The challenge is particularly acute for the media sector, which has moved from using entirely manual, highly cumbersome processes, in many cases involving hardcopy referencing systems before migrating to a Digital Asset Management system.

Managing digital assets in the media sector has moved from traditional, highly manual archive processes to fully digitised, searchable systems, encountering common pain points along the way. These include the trials of internal Change Management and training on new systems, consistently managing multiple user groups across disparate locations, and ensuring that rights management is baked into the resulting processes and systems.

The flexibility of cloud-based systems, especially those that can offer benefits of automated metadata, is key for any organisation, including those in the media, that are working with media files.

DAM platforms keep adding value to digital collections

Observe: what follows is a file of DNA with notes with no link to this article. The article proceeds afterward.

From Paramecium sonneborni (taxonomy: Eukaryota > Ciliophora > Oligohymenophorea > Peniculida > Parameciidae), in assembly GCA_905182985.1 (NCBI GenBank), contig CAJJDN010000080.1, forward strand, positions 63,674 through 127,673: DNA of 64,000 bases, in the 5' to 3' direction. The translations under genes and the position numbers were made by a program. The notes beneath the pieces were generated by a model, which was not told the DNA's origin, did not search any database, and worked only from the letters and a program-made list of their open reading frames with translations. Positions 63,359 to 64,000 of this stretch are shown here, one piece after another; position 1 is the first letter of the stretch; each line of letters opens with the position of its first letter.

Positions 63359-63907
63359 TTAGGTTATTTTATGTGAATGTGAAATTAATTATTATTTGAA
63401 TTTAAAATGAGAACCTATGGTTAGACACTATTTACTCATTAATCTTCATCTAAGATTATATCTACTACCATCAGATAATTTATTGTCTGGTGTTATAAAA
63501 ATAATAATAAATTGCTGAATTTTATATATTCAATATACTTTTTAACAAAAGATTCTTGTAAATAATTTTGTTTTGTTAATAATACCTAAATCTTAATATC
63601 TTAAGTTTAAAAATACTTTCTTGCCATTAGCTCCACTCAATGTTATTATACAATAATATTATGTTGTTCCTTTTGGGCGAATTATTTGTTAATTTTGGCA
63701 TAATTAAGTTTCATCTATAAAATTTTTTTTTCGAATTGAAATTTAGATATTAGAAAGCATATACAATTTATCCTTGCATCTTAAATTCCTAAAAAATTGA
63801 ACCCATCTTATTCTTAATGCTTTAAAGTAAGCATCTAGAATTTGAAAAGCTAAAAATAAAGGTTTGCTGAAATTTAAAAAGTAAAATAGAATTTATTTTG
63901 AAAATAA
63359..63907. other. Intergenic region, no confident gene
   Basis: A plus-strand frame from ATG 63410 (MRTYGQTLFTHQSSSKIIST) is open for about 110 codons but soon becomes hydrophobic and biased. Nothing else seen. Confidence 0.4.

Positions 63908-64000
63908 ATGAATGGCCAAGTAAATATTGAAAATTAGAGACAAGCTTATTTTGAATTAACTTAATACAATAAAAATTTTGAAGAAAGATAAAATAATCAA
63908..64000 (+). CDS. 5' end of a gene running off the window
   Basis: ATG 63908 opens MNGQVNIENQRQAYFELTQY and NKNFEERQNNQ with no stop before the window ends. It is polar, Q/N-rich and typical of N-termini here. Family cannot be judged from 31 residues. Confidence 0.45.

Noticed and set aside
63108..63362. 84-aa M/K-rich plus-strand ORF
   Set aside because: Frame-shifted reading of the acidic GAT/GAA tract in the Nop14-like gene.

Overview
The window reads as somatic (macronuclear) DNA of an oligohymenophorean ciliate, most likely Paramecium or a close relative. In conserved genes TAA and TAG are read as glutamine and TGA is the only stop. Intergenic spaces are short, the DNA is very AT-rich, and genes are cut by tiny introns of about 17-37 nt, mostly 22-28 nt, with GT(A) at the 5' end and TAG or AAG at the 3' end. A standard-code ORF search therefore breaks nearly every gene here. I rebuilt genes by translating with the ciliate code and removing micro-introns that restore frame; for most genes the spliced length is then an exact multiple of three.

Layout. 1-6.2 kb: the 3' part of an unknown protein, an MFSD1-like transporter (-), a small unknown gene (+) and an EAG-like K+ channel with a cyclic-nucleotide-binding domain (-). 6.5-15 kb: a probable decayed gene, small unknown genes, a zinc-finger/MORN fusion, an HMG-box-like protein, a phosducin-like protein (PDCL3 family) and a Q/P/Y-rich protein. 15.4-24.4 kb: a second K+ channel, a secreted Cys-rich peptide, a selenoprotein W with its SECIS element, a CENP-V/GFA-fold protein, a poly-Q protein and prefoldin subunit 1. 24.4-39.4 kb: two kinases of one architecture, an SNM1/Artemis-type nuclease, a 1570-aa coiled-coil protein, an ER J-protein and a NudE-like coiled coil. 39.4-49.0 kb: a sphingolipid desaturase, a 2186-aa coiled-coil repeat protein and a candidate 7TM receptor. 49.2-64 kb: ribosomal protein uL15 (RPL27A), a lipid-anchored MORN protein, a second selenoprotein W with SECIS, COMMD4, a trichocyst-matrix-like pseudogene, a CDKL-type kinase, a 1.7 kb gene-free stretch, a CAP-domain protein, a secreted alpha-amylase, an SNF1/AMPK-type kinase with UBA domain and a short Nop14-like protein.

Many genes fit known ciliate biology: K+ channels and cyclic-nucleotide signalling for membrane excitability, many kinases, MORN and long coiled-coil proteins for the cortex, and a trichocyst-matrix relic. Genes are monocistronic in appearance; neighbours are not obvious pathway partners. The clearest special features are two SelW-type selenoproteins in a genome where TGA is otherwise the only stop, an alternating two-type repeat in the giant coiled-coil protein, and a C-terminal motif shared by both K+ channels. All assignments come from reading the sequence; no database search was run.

A couple of decades ago, managing a media organisation’s visual content was a much different affair. In fact, one might conjure images of warehouses stacked with filing cabinets stretching beyond the horizon.

Thankfully, those days are long gone now. With DAM platforms, managing digital collections has now become a simpler, more efficient process. Though there are certainly challenges to overcome, there are also a lot of things to look forward to such as better AI and Machine Learning.

To read the full research findings, visit fotoware.com/blog/dam-industry-trends

Anne Gretland
CEO, FotoWare

FotoWare is a Norwegian software company which, in the space of 20 years, has become a world-leading provider of Digital Asset Management (DAM) solutions. More than 250,000 users and 4,000 customers in a wide range of industries worldwide use FotoWare, including The Financial Times, NHST Media Group, Axel Springer Verlag and Thomson Reuters.